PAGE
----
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Ontario Regional Poison Information Centre
Children’s Hospital of Eastern Ontario

401 Smyth Road
Ottawa, ON K1H 8L1

Toll-free Ontario: 1-800-267-1373
Emergency inquiries: (613) 737-1100
General inquiries: (613) 737-2320
Fax: (613) 738-4862

Ontario Regional Poison Information Centre
The Hospital for Sick Children

555 University Avenue
Toronto, ON M5G 1X8

Toll-free: 1-800-268-9017
Local: (416) 813-5900
Fax: (416) 813-7489


Encounters with rattlesnakes are infrequent. Rattlesnakes are shy and so well camouflaged that passersby rarely notice them. Rattlesnakes often lie motionless when they sense danger and may rattle a warning when approached. When the snakes are given some space, conflicts are easily avoided. However, dogs often wander into areas not well traveled by people, and they tend to investigate unfamiliar sights and sounds. When some dogs discover a snake, they stand their ground at a safe distance and bark. Other breeds run in to challenge, grab, or kill the snake.

Bites occur to the legs, but more frequently to the face, since dogs use their nose to investigate their surroundings. If the dog is bitten on the head, the situation is serious due to the speed with which the venom can impair the dog’s respiratory functions. Dr. Hilary Turnbull, of the Georgian Animal Hospital in Parry Sound, confirms that small dogs (especially terriers) are particularly at risk if bitten on the face, since the swelling can encompass a good part of their head.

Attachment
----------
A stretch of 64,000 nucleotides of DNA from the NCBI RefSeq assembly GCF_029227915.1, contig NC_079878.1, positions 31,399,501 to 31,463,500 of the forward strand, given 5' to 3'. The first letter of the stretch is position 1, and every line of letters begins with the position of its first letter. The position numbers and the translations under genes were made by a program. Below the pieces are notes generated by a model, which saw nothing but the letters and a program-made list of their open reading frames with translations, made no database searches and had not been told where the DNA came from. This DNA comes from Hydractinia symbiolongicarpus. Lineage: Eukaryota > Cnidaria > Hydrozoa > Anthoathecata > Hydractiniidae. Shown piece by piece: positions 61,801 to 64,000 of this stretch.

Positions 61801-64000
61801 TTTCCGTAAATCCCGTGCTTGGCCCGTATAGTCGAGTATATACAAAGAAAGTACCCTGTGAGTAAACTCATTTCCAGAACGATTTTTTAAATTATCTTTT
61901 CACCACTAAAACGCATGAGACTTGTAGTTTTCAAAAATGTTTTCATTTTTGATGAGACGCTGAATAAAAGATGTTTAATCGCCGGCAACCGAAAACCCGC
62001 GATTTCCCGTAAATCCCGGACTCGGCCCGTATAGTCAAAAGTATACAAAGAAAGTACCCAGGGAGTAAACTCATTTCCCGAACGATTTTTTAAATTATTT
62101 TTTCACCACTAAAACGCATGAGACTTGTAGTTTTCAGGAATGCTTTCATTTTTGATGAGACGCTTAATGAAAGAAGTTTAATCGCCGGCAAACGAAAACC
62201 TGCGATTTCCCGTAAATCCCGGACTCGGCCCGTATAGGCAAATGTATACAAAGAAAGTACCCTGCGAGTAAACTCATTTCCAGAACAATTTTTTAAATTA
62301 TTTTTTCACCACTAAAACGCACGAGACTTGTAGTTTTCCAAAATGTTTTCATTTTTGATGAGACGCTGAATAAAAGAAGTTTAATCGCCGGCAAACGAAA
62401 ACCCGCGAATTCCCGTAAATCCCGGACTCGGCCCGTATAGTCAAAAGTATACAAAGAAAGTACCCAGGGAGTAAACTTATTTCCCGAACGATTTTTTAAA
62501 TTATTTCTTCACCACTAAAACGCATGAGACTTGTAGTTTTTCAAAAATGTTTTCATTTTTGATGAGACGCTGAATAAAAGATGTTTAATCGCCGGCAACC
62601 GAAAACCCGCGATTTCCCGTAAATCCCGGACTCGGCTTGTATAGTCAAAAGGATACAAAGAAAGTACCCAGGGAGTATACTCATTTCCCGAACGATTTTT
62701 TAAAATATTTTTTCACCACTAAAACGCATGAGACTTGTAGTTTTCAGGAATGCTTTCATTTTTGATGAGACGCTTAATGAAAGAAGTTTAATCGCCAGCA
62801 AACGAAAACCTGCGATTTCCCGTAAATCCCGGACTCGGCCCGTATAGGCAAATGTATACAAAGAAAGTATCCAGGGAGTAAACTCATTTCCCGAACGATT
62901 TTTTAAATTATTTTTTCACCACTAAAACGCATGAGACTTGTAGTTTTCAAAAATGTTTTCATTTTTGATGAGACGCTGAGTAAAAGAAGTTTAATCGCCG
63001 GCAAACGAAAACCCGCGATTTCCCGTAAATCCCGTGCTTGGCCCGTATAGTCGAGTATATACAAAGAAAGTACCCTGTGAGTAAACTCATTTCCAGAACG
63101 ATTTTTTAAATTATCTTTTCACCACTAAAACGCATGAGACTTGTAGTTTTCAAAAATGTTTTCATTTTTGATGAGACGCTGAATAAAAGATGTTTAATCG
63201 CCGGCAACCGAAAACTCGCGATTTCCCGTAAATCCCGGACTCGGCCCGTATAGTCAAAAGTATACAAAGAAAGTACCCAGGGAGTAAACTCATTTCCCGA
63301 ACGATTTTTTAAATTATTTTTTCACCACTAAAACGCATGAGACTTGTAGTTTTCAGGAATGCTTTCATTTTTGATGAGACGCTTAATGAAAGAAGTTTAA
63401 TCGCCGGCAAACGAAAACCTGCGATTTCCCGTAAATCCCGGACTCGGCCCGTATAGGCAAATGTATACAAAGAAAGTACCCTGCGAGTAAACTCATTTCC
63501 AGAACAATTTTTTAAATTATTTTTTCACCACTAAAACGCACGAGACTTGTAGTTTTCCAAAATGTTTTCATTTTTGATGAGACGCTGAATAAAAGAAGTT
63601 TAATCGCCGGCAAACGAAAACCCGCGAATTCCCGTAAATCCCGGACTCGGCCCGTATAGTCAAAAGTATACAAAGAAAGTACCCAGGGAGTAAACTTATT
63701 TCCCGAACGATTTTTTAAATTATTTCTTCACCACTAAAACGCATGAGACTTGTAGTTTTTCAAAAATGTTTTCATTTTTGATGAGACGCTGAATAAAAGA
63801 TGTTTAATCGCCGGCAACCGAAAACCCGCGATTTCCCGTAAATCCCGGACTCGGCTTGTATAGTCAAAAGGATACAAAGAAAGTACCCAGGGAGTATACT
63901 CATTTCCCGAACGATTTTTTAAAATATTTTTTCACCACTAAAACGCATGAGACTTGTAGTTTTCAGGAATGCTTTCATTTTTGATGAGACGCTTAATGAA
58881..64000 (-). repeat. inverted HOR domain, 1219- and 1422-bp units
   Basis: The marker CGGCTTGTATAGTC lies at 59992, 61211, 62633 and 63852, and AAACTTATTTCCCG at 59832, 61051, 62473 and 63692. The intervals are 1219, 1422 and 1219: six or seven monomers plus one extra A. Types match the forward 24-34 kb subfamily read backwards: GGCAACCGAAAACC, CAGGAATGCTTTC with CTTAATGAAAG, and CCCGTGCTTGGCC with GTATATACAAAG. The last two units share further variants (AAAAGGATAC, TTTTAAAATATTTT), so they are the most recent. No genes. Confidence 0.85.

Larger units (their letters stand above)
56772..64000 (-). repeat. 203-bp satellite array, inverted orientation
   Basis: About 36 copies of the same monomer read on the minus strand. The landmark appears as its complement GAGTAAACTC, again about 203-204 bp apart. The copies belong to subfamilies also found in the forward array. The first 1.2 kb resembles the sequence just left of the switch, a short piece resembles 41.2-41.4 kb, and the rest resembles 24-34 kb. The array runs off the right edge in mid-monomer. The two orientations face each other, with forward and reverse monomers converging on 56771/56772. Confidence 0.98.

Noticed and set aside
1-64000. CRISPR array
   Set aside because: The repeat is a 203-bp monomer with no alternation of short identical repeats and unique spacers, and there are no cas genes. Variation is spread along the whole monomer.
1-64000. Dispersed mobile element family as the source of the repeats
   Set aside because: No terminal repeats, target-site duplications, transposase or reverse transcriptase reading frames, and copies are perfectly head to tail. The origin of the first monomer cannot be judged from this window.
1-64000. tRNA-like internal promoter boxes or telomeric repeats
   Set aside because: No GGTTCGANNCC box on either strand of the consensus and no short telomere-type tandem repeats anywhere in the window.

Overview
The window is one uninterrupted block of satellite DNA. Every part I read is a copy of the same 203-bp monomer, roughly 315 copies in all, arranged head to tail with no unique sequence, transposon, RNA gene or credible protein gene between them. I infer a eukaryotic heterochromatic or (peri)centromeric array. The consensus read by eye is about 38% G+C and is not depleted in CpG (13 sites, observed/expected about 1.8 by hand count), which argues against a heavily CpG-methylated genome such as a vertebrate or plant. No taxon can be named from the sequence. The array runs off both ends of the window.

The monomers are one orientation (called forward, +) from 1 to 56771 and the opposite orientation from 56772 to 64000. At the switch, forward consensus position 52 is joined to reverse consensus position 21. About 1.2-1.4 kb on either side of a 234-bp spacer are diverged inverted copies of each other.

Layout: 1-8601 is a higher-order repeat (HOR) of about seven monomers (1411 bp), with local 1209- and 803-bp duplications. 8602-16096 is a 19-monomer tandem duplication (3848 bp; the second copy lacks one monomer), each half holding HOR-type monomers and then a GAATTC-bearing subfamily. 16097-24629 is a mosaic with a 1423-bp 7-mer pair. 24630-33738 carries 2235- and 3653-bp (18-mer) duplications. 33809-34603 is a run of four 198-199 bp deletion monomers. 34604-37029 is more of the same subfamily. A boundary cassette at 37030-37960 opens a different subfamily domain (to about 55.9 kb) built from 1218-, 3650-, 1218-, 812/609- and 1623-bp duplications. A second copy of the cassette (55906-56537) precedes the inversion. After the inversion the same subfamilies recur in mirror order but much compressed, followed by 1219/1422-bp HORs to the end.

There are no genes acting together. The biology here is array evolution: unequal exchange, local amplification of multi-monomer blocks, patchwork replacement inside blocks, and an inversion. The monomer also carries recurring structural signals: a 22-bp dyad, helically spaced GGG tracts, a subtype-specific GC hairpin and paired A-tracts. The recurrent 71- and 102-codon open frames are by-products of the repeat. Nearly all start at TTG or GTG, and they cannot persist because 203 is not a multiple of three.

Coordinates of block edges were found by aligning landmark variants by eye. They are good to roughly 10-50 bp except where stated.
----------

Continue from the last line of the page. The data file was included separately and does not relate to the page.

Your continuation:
What to do if you know or suspect your dog has been bitten:

  • If your dog surprises a rattlesnake and is bitten, he/she may exhibit swelling, pain, or signs of discomfort. Watch for these signs;

  • It is important to keep your pet calm and restrict his/her movement;

  • If possible, splint the bitten extremity, and keep the limb below heart level. DO NOT let the dog walk;

  • DO NOT apply tourniquets, ice or suction to the limb;

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